It wasn’t all totally, but it was a wake-up call to me. I was like, “I’ve got all these future things I want to do but there’s no guarantee of the future.” I’m not talking about people dying of COVID. I’m talking about government, lockdowns, government oppression, and stuff like that, which has not been super helpful the way. I know that they didn’t know what to do. There was no roadmap for this. I thought, “The government and sicknesses and all these things can hit you when you don’t expect, so I’m not going to wait until I’m 64 or whatever.” By the way, I don’t ever plan to retire. I tried that when I was 34 and it was ridiculous. At any rate, I don’t want to wait anymore to do some fun things, so my son and I are both buying four-wheelers. We’re buying a trailer and we’re going to take them up in the mountains. It’s going to be a lot of fun.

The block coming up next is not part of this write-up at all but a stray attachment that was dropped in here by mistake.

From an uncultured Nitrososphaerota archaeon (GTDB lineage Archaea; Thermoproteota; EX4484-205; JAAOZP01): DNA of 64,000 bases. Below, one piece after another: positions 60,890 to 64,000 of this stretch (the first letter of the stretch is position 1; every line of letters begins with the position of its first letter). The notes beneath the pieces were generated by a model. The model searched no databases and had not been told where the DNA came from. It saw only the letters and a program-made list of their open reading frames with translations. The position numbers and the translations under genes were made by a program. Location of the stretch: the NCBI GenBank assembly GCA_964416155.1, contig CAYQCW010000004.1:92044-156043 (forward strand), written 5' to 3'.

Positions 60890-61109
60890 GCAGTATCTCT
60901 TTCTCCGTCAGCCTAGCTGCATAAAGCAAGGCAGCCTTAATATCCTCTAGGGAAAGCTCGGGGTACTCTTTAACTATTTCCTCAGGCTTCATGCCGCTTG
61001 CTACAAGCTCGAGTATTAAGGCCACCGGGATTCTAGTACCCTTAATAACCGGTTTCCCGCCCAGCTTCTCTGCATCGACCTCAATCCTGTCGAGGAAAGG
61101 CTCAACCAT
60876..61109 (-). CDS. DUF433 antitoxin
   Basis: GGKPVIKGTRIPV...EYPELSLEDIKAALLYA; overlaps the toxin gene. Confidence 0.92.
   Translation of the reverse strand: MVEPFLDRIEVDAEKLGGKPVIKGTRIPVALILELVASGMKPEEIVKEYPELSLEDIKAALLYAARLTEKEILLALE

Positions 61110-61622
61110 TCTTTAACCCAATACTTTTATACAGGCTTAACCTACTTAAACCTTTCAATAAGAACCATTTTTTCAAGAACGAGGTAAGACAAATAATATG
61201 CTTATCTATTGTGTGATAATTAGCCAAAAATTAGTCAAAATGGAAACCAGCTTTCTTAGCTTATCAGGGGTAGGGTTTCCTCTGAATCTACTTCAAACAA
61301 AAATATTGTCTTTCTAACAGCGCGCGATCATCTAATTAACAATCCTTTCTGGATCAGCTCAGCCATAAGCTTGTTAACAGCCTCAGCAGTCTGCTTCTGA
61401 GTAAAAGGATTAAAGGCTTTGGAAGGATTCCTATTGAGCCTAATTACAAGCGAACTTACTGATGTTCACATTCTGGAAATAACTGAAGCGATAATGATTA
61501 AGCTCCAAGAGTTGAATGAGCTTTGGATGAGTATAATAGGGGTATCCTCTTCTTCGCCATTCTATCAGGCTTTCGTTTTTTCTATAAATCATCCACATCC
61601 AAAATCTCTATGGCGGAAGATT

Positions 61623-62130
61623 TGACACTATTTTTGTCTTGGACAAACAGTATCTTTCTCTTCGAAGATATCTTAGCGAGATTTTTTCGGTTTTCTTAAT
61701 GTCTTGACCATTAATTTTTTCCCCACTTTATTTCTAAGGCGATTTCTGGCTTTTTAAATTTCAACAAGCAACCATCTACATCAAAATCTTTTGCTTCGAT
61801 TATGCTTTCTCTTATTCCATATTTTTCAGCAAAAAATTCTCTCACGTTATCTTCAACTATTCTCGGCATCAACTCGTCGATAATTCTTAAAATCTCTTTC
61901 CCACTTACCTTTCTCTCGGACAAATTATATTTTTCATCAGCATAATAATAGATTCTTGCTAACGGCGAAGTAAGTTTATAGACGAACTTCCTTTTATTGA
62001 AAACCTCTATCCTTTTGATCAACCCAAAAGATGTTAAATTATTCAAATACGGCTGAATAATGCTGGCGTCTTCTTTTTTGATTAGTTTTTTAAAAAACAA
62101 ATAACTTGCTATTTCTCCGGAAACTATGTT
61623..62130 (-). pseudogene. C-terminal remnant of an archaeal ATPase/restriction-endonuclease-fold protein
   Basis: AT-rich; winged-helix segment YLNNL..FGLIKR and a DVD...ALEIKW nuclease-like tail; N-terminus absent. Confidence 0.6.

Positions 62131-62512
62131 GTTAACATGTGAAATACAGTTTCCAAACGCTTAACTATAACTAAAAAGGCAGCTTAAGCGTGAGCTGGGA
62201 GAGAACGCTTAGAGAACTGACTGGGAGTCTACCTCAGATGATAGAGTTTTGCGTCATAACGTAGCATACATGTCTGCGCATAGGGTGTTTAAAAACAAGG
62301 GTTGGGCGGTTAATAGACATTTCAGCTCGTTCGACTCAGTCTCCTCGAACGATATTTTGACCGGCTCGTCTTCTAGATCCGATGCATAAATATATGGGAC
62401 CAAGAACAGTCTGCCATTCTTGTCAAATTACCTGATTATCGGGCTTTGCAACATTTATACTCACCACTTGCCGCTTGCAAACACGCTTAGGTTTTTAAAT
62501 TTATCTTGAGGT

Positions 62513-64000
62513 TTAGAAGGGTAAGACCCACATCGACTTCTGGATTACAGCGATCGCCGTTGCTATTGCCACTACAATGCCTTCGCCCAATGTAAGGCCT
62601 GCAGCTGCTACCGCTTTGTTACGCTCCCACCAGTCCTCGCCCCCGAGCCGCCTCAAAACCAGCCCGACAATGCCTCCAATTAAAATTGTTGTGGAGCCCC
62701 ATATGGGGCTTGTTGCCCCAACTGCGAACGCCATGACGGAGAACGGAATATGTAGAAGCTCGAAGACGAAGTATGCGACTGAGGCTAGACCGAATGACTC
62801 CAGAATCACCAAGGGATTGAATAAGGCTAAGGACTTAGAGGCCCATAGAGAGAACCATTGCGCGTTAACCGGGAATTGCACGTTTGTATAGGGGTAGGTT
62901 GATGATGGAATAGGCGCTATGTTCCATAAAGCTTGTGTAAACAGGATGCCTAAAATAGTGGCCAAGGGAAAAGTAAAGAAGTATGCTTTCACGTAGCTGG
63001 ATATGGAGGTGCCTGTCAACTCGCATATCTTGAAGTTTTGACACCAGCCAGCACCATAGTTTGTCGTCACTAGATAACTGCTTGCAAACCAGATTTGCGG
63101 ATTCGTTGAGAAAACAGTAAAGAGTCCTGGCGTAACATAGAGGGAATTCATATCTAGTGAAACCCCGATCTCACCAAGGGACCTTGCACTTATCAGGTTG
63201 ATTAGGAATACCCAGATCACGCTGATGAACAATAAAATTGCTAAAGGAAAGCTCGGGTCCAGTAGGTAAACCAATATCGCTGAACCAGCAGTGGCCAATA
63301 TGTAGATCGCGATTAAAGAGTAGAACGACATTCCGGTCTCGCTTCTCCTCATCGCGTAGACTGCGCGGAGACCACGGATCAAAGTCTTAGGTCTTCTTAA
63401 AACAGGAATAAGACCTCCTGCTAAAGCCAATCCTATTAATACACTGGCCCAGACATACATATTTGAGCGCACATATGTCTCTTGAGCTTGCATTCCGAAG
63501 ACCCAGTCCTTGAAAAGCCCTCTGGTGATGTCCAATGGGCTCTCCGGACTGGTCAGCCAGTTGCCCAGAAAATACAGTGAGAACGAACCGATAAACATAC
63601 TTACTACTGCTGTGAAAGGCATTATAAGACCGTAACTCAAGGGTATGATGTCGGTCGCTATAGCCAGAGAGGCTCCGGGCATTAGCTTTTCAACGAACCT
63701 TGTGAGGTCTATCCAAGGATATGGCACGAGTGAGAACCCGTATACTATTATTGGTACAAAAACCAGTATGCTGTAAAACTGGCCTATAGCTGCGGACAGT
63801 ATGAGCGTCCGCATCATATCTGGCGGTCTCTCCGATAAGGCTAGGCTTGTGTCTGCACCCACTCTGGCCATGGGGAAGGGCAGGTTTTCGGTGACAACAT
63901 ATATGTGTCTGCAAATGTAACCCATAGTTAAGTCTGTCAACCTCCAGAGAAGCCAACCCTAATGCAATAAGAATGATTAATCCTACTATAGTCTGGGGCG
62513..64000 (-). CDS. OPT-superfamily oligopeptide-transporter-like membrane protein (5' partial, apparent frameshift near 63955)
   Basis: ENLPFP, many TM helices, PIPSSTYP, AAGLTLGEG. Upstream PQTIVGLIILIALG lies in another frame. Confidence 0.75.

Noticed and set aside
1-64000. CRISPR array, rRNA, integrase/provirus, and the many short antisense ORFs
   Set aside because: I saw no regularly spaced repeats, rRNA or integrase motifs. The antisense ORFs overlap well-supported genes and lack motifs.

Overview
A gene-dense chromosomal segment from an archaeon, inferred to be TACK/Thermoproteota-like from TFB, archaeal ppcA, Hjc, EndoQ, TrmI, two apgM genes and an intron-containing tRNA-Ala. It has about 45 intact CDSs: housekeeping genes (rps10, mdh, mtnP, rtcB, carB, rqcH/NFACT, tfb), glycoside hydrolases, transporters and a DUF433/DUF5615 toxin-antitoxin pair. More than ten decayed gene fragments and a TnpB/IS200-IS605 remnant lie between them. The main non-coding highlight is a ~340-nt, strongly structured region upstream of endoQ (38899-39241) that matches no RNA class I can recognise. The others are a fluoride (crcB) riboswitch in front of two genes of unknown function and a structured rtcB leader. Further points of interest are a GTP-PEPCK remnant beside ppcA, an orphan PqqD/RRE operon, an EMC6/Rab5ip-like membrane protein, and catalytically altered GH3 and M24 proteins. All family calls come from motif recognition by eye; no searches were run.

Jumping into this episode, why I wanted to have you on the show is a couple of things. I love your experience. You have a book called The Perfect Investment. The Level Up Community are people who are interested in leveling up their real estate investing game and one of the main ways they want to do that is through passively investing in real estate. One of the hottest asset classes out there is multifamily, amongst others, and we’re going to talk about some of the ones that you’ve been in. Can you talk a little bit about this book that you have called The Perfect Investment? What is the perfect investment that you were referring to and why?